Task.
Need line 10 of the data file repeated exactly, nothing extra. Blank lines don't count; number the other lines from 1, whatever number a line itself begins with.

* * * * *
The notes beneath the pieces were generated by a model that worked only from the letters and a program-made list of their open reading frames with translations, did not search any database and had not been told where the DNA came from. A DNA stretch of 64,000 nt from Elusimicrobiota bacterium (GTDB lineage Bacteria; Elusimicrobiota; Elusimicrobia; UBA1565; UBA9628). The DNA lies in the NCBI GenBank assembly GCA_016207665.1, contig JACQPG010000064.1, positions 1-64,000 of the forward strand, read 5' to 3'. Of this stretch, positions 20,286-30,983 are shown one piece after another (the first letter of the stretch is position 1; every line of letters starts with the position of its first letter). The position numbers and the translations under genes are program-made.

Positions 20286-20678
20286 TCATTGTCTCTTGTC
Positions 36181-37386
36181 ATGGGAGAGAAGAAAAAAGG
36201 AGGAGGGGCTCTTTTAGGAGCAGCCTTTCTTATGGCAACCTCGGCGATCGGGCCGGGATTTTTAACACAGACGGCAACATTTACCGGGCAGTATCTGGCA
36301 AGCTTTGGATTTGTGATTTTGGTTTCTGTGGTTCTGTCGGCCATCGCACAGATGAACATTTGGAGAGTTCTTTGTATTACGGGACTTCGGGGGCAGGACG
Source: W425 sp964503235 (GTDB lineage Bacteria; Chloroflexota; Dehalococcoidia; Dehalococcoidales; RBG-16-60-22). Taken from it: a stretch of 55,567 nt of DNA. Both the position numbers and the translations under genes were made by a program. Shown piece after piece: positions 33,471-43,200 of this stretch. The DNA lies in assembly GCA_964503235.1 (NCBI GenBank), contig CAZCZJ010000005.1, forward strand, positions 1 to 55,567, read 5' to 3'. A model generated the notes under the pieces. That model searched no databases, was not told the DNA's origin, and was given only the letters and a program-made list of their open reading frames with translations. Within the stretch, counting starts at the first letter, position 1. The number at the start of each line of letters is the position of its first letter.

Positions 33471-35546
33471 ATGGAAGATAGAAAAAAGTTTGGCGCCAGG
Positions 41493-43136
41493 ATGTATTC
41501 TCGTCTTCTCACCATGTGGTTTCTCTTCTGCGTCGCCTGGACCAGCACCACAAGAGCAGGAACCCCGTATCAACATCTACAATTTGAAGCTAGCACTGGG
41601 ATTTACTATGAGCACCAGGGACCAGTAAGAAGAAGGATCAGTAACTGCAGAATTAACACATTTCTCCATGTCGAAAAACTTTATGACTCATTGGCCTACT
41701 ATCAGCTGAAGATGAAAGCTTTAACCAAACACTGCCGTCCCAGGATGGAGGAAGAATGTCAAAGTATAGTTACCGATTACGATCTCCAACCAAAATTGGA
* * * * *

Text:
33471 ATGGAAGATAGAAAAAAGTTTGGCGCCAGG